Web Services for Programming with ISBNs

Published on . Updated on .
Tags: chinese, translation, computing

Introduction

Paper Republic (PR) is a charitable organization which promotes Chinese literature in translation. PR’s founder, a well-known translator named Eric Abrahamsen, doubles as the organization’s sole technical staff member. He recently recruited me to assist with creating new platform functionality permitting PR website users to add to a database of Chinese literature. I’ll provisionally refer to this new feature as “Book Lookup.”

As currently designed, Book Lookup will ask the user to type in an ISBN. After being validated, the ISBN will be submitted to internal or external lookup services, through which Book Lookup can automatically populate the PR database with verified information.

The material here concentrates on resources which will be used to build Book Lookup. Thank you, Eric, for agreeing to let me publicly draft and release this writeup! I can’t yet discuss Book Lookup’s own design or implementation – because they haven’t happened yet – but I hope to return to those topics in the future.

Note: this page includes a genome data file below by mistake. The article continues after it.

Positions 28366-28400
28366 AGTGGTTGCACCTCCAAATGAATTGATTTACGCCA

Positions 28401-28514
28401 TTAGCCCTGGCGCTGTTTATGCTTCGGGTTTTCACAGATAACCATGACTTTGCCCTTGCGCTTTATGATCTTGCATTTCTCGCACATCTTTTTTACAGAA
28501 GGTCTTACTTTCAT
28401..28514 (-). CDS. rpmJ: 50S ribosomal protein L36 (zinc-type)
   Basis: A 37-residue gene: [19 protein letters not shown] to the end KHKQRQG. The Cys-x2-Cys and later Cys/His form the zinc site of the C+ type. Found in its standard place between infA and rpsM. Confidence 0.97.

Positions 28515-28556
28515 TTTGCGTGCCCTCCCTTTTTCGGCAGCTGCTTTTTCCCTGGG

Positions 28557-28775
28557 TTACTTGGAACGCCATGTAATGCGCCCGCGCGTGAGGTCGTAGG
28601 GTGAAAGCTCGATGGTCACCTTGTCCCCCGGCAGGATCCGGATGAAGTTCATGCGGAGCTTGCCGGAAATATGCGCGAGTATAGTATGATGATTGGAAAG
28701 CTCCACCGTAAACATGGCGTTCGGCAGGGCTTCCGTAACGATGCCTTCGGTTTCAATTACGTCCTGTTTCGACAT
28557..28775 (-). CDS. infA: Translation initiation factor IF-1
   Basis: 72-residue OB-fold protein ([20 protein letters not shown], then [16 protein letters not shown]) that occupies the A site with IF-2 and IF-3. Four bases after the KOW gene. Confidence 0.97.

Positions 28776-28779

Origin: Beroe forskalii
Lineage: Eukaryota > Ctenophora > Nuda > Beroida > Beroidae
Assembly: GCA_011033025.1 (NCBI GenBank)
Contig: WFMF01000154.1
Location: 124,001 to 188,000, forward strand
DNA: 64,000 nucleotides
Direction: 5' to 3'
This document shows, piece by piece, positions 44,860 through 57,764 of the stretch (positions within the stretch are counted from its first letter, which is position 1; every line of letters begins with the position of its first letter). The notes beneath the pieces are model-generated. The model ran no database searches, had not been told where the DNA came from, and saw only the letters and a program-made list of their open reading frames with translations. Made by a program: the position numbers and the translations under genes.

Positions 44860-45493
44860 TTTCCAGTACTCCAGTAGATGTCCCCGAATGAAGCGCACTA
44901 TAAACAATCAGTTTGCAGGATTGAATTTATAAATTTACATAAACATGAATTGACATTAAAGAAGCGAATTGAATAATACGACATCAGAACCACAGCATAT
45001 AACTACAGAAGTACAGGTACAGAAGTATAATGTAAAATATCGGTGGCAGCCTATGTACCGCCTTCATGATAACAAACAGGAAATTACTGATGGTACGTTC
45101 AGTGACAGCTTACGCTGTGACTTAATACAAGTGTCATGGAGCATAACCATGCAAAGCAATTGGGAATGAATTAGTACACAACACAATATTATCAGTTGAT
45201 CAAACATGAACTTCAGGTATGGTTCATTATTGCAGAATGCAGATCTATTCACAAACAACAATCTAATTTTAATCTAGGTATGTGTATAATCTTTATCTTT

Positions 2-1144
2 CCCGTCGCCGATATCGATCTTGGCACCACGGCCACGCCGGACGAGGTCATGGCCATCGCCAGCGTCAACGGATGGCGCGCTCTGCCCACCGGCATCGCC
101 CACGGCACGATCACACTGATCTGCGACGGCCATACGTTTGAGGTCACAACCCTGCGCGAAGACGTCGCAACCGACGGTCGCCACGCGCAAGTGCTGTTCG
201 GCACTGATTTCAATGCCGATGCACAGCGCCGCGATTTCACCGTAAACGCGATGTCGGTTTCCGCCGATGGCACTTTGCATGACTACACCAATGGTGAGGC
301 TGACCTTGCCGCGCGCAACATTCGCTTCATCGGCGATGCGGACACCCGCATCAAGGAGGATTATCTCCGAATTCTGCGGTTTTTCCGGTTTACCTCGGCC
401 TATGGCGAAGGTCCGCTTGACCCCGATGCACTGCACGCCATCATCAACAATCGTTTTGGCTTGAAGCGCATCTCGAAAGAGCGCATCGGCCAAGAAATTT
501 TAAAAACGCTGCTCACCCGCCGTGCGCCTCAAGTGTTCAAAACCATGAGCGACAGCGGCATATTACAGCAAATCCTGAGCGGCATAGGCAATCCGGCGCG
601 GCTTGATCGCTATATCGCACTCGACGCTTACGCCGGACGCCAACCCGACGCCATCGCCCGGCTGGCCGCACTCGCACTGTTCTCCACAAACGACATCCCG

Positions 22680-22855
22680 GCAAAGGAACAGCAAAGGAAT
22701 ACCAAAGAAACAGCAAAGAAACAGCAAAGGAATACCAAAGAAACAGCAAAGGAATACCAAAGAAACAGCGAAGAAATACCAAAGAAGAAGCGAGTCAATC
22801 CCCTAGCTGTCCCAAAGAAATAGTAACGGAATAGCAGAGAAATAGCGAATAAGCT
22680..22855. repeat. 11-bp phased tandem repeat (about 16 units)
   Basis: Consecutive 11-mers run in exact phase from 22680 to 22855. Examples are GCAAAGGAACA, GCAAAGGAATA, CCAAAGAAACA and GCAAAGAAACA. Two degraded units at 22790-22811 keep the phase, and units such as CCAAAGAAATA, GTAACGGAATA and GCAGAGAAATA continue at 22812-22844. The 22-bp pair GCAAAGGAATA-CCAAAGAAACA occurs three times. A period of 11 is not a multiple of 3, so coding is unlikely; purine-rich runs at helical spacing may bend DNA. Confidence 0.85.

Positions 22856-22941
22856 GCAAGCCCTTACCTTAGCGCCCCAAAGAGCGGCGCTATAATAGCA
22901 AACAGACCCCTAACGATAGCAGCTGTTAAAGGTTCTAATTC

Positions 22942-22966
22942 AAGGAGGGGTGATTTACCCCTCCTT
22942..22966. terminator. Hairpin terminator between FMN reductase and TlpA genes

Goals

  1. Research and list web services which provide bibliographic data.
  2. Characterize each service’s capabilities and drawbacks.
    • Who runs the service?
    • What information does the service return?
      • Author / Editor / Contributors
      • Year of publication
      • Place of publication
      • Bookbinding
      • Versions / Printings
      • Cover image(s)
    • What data formats are available?
    • Any support for ingesting multiple ISBNs in one request?
    • Free? Free with a rate or usage limit? Paid?
    • Does the service provide any speed guarantees?
  3. Assess each service’s suitability for integration into Book Lookup’s backend.
How this benefits you: documents services which can save you time when writing (web) programs to work with ISBNs and other book data.

Results and Recommendations

Of the major services surveyed, Open Library’s API, or a dump of the data backed by that API, edges out Google Books as the first choice for providing Book Lookup’s core backend functionality.

  1. All the desired bibliographic data is on offer.
  2. Multiple ISBNs can be served in a single request.
  3. OL’s crawling restrictions and rate limits shouldn’t be a problem for Book Lookup’s low-volume usage.
  4. If user interest grows, switching the backend routing to serve Book Lookup requests from an OL data dump instead of the API will require minimal new code, eat less than 10 GB of local storage, and likely speed up request-response latency.
  5. The monetary cost is nil.
  6. The service provider is sufficiently famous, stable, and well-funded that there’s little danger of them disappearing overnight. [That said, it may be good form for PR to calculate expected annual API usage, then make an appropriate donation to Open Library.]